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Cannabis is now legal in 15 US states. Photo: Getty Images
Cannabis is now legal in 15 US states. Photo: Getty Images

SocietyJuly 19, 2017

The case for marijuana reparations

Cannabis is now legal in 15 US states. Photo: Getty Images
Cannabis is now legal in 15 US states. Photo: Getty Images

As the legalisation of cannabis edges closer to reality, some savvy entrepreneurs are getting ready to cash in. But what about the tens of thousands who’ve suffered mentally, physically and financially under our marijuana laws? Madeleine Holden argues the case for post-legalisation reparations.

Legal marijuana could be a reality in New Zealand very soon. Peter Dunne, the Associate Health Minister and Parliament’s longtime stick-in-the-mud on progressive social issues, has done an about-turn on cannabis, calling for it to be made legal and regulated. Meanwhile, public opinion is strongly in favour of legalisation. It seems to be a question of when, not if, New Zealand will take the plunge. When it does, the country will be joining a (commendable) international movement toward decriminalisation and legalisation already taking place in parts of Europe and the United States.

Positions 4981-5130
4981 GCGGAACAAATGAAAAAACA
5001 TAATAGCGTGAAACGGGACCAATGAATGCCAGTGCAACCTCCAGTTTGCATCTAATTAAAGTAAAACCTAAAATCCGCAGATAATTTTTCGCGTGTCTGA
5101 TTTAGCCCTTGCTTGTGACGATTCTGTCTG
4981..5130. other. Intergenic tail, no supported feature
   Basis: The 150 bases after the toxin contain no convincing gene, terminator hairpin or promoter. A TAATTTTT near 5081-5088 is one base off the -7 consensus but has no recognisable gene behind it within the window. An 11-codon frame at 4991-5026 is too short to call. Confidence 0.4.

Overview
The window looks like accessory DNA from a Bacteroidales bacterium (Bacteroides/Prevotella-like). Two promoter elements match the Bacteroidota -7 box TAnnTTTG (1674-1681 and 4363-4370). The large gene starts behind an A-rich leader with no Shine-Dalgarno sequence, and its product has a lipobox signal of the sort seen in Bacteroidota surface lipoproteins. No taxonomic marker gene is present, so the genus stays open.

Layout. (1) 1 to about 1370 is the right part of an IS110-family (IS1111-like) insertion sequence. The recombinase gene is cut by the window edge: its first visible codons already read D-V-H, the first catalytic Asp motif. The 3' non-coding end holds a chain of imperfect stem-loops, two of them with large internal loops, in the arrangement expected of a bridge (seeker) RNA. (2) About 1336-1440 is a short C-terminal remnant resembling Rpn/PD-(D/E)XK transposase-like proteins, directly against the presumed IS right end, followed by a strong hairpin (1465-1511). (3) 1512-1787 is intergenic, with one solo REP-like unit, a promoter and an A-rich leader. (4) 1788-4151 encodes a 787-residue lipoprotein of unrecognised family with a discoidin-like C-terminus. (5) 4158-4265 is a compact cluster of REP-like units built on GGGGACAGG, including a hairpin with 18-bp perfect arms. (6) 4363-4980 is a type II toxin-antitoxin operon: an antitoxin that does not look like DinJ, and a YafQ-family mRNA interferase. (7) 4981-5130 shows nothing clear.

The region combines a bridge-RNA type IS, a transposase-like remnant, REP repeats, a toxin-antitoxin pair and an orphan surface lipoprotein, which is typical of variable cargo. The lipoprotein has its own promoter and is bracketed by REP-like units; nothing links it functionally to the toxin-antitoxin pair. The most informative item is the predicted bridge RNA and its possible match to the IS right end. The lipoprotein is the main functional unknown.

It’s worth considering, then, whether we need to take part in another smaller, but burgeoning international conversation: the debate about marijuana reparations. The basic argument goes like this: in societies where marijuana has been recently legalised, there is a resulting elephant-in-the-room style injustice, whereby some people are free to profit from the sale of marijuana – starting up swanky new weed dispensaries in what is already a $6.7 billion USD industry in North America alone – while others toil away in prison for the same basic behaviour. This is patently unfair, the argument goes, and so the latter should be compensated in some way.

What that compensation might feasibly look like is up for discussion. At a basic level, most proponents of marijuana reparations start by saying that anyone already incarcerated for the possession or sale of marijuana should be pardoned, released and have their convictions wiped upon its legalisation. Others go further, arguing that, in addition, financial compensation should be awarded, to go some way toward recognising the lasting negative impact of imprisonment on individuals, families and communities. Such compensation may take the form of lump sum payments or programmes that require participants in the marijuana industry to hire people from the communities most impacted by the War on Drugs. These discussions are largely taking place in a US context, but, with New Zealand primed for legalisation, we will need to grapple with them shortly too.